tb Tue 13-Aug-13 21:22:39

Years ago, I was off with cervical spondylosis which was, in part, caused by stress at work. During this time I had an interview, and got the job - probably because I was less stressed.

I told my gp I was going back to work when she would have extended my sick leave as I had travel insurance with a staff discount and was scared my boss would find out I'd been away. My gp's take on it was that she was perfectly capable of telling me that going away for a week was what I needed.

So, perhaps you could view it as the interviews being beneficial to your health, even more so if they lead to you getting another better job.

TheListingAttic Tue 13-Aug-13 22:04:20

Thanks for the responses, everyone. Some useful things to think about for managing the situation. The thing about asking them to delay taking references is s bit too late - there's a question on the application about whether it's okay to contact all/some referees and I already said it was fine (since the job is finishing soon I had no qualms about them knowing I'd started looking). To complicate matters further my boss is away until the beginning of the same week as the interviews.

missingmumxox Tue 13-Aug-13 23:17:45

At first I read this and thought well legal but I can see where you are coming from in Employers reaction, I thought on and in my role I am always being told X has gone off with Stress after being told about a capability or disciplinary, we are asked if they can come and mostly the issue of stress is due to the above, so getting it out of the way is the only way they can move on otherwise it will hang over their head longer causing the depression to go on, never resolved.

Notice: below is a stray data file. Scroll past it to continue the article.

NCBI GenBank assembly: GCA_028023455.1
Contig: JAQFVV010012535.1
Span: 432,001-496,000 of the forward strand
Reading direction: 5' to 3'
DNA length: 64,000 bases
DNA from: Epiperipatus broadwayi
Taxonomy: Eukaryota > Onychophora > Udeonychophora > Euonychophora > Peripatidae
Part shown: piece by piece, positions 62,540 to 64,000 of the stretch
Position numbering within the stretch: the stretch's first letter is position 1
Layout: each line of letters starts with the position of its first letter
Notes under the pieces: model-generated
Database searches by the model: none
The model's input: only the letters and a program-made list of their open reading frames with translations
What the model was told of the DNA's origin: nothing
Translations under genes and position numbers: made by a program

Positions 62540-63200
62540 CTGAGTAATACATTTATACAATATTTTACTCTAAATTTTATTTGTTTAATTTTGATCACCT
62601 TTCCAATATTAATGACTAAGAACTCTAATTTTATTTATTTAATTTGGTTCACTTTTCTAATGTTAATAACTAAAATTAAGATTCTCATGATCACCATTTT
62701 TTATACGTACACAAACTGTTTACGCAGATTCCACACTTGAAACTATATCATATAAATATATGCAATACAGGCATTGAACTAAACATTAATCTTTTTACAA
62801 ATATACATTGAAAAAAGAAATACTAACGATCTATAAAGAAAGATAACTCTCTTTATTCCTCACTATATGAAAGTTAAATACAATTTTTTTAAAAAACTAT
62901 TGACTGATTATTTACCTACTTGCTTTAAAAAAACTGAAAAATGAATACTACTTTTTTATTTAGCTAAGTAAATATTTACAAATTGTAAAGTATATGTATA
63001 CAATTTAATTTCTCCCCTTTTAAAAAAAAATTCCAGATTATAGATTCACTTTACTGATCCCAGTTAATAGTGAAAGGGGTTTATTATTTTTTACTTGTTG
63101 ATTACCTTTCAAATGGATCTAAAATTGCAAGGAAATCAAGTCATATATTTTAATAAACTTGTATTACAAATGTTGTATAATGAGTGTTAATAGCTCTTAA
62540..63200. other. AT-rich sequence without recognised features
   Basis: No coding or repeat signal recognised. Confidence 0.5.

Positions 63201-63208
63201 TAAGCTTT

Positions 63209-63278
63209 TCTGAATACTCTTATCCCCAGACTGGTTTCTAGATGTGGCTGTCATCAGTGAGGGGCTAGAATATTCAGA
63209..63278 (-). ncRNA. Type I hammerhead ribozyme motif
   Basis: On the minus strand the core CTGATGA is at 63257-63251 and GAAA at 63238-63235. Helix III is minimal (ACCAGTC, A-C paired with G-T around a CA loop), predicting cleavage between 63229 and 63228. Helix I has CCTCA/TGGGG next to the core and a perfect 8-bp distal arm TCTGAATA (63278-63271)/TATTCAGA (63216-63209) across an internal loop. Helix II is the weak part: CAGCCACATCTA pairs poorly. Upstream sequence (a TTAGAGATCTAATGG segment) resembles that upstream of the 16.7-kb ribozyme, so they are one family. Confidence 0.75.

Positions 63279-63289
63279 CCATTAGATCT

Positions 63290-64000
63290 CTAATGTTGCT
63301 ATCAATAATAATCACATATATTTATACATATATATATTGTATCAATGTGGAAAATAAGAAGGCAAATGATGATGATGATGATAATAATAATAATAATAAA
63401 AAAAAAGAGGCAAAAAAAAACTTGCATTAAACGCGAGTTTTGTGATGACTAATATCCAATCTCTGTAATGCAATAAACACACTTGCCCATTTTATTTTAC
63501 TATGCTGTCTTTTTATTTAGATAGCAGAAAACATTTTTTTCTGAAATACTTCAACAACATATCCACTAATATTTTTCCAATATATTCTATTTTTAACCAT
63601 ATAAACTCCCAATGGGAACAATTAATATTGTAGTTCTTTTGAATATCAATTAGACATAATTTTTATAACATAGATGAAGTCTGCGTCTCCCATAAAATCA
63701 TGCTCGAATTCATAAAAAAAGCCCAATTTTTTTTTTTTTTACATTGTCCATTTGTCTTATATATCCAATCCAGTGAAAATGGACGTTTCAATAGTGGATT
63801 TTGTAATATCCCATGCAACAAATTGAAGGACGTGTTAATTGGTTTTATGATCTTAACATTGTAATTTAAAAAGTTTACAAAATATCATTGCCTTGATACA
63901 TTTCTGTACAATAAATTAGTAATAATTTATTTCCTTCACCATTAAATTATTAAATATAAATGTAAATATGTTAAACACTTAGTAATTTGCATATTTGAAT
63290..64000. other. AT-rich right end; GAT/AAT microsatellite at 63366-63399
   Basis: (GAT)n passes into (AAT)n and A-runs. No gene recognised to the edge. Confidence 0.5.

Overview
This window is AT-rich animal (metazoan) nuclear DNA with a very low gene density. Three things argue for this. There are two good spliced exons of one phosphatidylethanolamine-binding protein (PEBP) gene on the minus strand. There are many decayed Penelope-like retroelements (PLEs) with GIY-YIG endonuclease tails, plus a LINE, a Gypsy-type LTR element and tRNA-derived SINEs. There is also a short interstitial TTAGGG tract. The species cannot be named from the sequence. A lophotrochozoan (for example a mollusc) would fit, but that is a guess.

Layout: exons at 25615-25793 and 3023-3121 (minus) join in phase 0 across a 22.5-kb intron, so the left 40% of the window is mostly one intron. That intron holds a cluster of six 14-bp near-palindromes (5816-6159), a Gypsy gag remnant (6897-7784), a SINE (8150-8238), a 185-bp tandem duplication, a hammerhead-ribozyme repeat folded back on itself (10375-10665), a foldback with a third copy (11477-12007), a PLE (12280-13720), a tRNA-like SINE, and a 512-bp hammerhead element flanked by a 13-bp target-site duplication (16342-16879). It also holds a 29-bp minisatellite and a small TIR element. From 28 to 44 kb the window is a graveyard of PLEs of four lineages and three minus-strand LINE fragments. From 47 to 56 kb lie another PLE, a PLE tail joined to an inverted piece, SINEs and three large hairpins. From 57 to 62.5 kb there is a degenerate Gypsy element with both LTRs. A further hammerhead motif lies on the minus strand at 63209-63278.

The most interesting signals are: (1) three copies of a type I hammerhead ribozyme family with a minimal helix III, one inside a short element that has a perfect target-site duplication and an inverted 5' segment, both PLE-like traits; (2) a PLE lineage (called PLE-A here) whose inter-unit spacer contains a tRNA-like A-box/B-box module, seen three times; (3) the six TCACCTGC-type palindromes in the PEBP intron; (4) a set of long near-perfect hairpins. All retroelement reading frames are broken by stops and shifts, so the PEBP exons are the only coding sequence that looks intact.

this is the same if you have a job you can move onto you may find you can go and finish your contract.
I don't get the well enough for interview, well enough for work that doesn't work, totally different issues.

I once had an interview within my workplace for a study place, I was not at work I came in on crutches and a comedy head bandage and blackeyes, I could not work as a ICU nurse (which I was at the time) but with my Dh driving me in I could attend an interview.....reader I got the place.

LePamplemousseMousse Wed 14-Aug-13 11:51:54

Thelistingattic all is not lost. It's probably not too late to contact the interviewers and ask that they don't seek references until after a certain date, they are very unlikely to try and take them up before they've interviewed you. Give the honest reason that your line manager is away and you'd like to be able to speak to him/her before getting a reference request. All very standard, so I wouldn't worry about it - it's probably just a case of someone in HR amending the application form you sent in.

Do you have an HR department in your current company, or is it just your boss you'd have to speak to if you wanted to let the company know you were going to attend interviews in advance?

Petals58 Sun 21-Aug-16 21:39:29

Can i apply for jobs whilst off sick with workplace stress and depression